Law & Order: Special Victims Unit kicks off its 14th season by asking what once may have been an unthinkable question: Is Capt. Cragen a murderer?
"He should have not put that dead hooker in his bed," executive producer Warren Leight says of last season's cliff-hanger with a laugh. "Even if we know Capt. Cragen, it's just never good to wake up with a dead hooker in your bed. That means you did something wrong."
Warren Leight: I enjoyed ending the season that way. And then we got lucky because NBC said they wanted us to do two hours [on premiere night]. They didn't necessarily mean a two-parter. That's a big departure for Law & Order to have a three-part story spread out over three episodes. It required a little bit of persuasion, but essentially we have a movie that we shot over the course of 24 days. There are high stakes. Not only is there a dead hooker in Cragen's bed, but obviously there's a lot of tension between Amaro and Benson. We kept a lot of plates spinning and it was just a thrill to get to work in a longer form, For Dann Florek I don't think it was too much fun. I think he prefers a tailored suit to an orange jumpsuit.
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You could have presumably brought any of the SVU detectives under suspicion as last season's big twist. Why Cragen?
Leight: He's the father figure. You think he's the last guy that would happen to, but he has his demons. We believe he has them under control. He was by far the most interesting character to involve, and if it's a frame-up, he would be a good guy to frame. There was that weird little episode, "Russian Brides," where he went on that date. We saw a side of him we haven't seen before. One of the things you could take away from that scene is underneath his character's stoicism is some loneliness. And loneliness can lead people to make bad decisions.
Will Cragen's case be resolved in the premiere, or will it take some time?
Leight: Some things are resolved, but there are long-lasting repercussions. It's not Homeland. I admire and I envy their schedule, but I can't drag it out for 23 episodes. What we're trying to do is maintain continuity from one episode to the next. Episodes can be freestanding, but if Amaro and Benson have a tough time in one episode, it's not like the next episode it didn't happen. So we have a lot more continuity, a lot of story lines spilling over.
Paget Brewster is guest-starring on the premiere. What can you tell us about her character?
Leight: She's playing Paula Foster, who's the head of the D.A.'s public integrity unit. All of this is falling into her lap. She has a renegade squad that is desperately trying to free the Captain. She has Amaro as the last person to see the dead hooker alive. She obviously has pressure from the mayor's office saying, "Clean this up and clean it up now." She's between a rock and a hard place, and her relationship with Olivia is very interesting. Olivia is doing everything she can to free Cragen, and Paget Brewster's character is trying to figure out what the hell happened.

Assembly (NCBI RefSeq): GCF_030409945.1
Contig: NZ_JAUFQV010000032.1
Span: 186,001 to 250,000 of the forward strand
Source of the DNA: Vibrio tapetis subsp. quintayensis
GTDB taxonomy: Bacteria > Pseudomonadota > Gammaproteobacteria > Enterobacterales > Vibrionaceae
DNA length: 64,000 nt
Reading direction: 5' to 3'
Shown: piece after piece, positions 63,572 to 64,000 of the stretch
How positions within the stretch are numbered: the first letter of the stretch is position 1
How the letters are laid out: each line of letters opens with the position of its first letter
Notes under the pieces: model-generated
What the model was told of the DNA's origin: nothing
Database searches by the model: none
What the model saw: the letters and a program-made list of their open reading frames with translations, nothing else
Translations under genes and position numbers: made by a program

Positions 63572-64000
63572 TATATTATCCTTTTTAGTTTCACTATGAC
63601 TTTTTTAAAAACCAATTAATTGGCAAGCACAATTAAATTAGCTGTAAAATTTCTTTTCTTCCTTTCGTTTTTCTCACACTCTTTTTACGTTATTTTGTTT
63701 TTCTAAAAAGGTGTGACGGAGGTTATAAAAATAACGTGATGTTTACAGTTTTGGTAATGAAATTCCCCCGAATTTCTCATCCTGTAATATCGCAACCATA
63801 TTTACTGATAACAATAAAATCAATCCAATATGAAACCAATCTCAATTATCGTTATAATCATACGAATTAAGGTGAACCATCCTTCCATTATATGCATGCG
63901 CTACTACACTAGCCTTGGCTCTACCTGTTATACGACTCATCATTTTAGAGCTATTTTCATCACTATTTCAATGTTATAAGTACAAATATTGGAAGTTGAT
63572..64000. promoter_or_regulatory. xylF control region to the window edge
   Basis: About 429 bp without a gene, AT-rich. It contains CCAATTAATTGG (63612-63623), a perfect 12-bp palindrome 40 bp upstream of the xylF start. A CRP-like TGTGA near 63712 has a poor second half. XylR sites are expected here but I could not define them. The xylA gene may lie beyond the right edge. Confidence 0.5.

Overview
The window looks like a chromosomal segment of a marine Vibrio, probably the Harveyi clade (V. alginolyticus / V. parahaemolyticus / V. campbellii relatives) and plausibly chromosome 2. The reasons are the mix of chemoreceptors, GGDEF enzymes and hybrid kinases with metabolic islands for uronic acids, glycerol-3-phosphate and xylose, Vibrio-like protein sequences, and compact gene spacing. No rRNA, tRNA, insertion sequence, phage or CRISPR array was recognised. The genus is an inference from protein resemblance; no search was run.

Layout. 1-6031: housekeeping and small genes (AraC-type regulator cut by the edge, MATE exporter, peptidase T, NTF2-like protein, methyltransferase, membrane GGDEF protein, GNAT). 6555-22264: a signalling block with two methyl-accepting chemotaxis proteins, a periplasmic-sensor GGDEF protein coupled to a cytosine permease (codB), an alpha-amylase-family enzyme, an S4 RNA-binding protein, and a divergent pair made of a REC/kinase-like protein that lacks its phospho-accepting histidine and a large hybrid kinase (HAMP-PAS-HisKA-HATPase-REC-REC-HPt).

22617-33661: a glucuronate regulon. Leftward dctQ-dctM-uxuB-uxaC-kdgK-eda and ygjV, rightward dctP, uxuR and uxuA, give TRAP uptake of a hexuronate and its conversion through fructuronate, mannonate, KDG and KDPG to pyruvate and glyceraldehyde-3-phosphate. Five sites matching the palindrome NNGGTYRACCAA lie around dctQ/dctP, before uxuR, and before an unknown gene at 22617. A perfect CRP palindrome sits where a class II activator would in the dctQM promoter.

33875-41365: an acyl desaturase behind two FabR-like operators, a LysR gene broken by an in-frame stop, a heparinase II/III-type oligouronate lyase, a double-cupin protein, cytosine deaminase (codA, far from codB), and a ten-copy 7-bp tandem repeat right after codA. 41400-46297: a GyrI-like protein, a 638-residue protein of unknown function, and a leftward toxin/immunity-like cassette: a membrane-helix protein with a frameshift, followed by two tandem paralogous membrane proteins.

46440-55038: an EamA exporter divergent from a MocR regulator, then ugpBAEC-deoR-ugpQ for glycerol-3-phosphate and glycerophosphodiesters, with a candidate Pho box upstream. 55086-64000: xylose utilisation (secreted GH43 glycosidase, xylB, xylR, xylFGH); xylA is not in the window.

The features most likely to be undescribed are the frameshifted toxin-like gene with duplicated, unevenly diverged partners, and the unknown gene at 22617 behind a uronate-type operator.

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Is the relationship completely antagonistic, or does Benson realize that Foster could actually help her?
Leight: They have to find a way to work together or neither of them is going to get what they need. But there's suspicion on both sides. The cop wants the arrest; the DA wants the conviction. And those are two very separate things. So Paget's character has some very tough choices to make, and Benson is more of a true believer. She doesn't understand that compromises need to be made from time to time.
How will Benson & Co. respond to their new interim captain, played by Adam Baldwin?
Leight: Adam's character is a fixer. He comes into situations that are all screwed up, and his job is to figure out who's straight, who's corrupt, who can he trust to restore order. If he does the job right, he moves on. He's politically connected at NYPD and he likes moving the pieces on the board. That's an interesting guy to throw into SVU, because Olivia and Amaro are pieces that don't like other people moving them.
We'll also see Amaro's wife again in the premiere, right?
Leight: Yes. We're trying to show the cumulative toll this sort of work takes on our heroes. We know his marriage is on very shaky ground. It was working while his wife was overseas and since she's come back it's just been a disaster. Their big question is: Can they work through it or is it over?
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What personal stories are you hoping to tell with the other characters?